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Let $(\Omega, \mathcal{E}, \mathbb{P})$ be a probability space, and $X_n$ $(n=1,2,\dots)$ a sequence of random variables, and $g: \mathbb{R}^2 \to \mathbb{R}$ a measurable function, and $h: \mathbb{R} \to \mathbb{R}$ a real-valued function.

Are the following two statements different?

(a) $g(y, X_n) \to h(y)$ almost-surely $\mathbb{P}$, pointwise in $y$.

(b) $g(y, X_n) \to h(y)$ pointwise in $y$, almost surely $\mathbb{P}$.

I think that (a) means:

$$ \forall y. \mathbb{P}[\omega \in \Omega \mid g(y, X_n(\omega)) \to h(y)] = 1. $$

whereas (b) means: $$ \mathbb{P}[ \omega \in \Omega \mid \forall y. g(y, X_n(\omega)) \to h(y)] = 1, $$

(assuming that the event in (b) is measurable for simplicity).

Although I'm still not sure what would be the difference between these two expressions, or if this interpretation makes sense. Is one implied by the other?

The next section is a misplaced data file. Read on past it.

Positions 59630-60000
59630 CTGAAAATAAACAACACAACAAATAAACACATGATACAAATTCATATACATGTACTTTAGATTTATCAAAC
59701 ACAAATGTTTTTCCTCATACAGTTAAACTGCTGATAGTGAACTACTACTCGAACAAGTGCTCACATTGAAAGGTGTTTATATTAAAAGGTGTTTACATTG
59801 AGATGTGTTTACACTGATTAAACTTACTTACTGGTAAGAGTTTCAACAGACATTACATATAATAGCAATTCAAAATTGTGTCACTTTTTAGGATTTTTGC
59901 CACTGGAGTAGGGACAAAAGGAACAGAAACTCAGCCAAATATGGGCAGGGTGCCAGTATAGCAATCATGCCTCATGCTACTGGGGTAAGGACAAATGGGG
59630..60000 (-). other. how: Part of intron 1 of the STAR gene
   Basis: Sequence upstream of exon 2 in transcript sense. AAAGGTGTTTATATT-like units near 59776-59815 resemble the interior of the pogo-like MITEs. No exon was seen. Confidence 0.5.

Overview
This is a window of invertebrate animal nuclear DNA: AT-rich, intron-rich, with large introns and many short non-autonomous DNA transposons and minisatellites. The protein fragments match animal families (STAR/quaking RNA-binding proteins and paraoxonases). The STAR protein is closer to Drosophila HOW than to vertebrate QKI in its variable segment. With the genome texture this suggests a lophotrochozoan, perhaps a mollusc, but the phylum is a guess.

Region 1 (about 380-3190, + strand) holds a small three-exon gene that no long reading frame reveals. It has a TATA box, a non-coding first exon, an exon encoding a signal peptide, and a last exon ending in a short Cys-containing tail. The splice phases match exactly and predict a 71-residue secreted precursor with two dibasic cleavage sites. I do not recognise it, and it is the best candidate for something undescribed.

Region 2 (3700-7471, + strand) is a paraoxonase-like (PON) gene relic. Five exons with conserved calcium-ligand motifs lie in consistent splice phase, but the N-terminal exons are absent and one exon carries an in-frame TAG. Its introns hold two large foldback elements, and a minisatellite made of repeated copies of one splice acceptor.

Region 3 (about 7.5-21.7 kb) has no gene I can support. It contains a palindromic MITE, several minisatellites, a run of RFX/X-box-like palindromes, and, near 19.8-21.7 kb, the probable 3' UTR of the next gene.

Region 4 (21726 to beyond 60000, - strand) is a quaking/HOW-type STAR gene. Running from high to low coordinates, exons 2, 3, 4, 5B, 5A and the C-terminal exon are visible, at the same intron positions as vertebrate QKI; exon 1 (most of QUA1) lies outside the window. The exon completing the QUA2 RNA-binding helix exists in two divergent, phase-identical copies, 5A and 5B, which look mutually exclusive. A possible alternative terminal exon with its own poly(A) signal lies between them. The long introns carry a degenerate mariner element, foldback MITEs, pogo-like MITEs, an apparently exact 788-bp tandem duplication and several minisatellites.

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  • $\begingroup$ One place this shows up is in the Glivenko-Cantelli theorem on Wikipedia: "For every (fixed) $x, F_n(x)$ is a sequence of random variables which converge to $F(x)$ almost surely by the strong law of large numbers, that is, $F_{n}$ converges to $F$ pointwise." $\endgroup$ – jII Aug 26 '18 at 20:22
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In a) there is a null set for each $y$. b) insists that there is a null set independent of $y$. The two are not equivalent. For example, let $X$ have some continuous distribution, say normal, and $X_n=X$ for all $n$. Let $g(x,y)=1$ if $x=y$, and $g(x,y)=0$ if $x\neq y$. Let $h \equiv 0$. The you can check that a) holds, but the probability in b) is $0$, not $1$!

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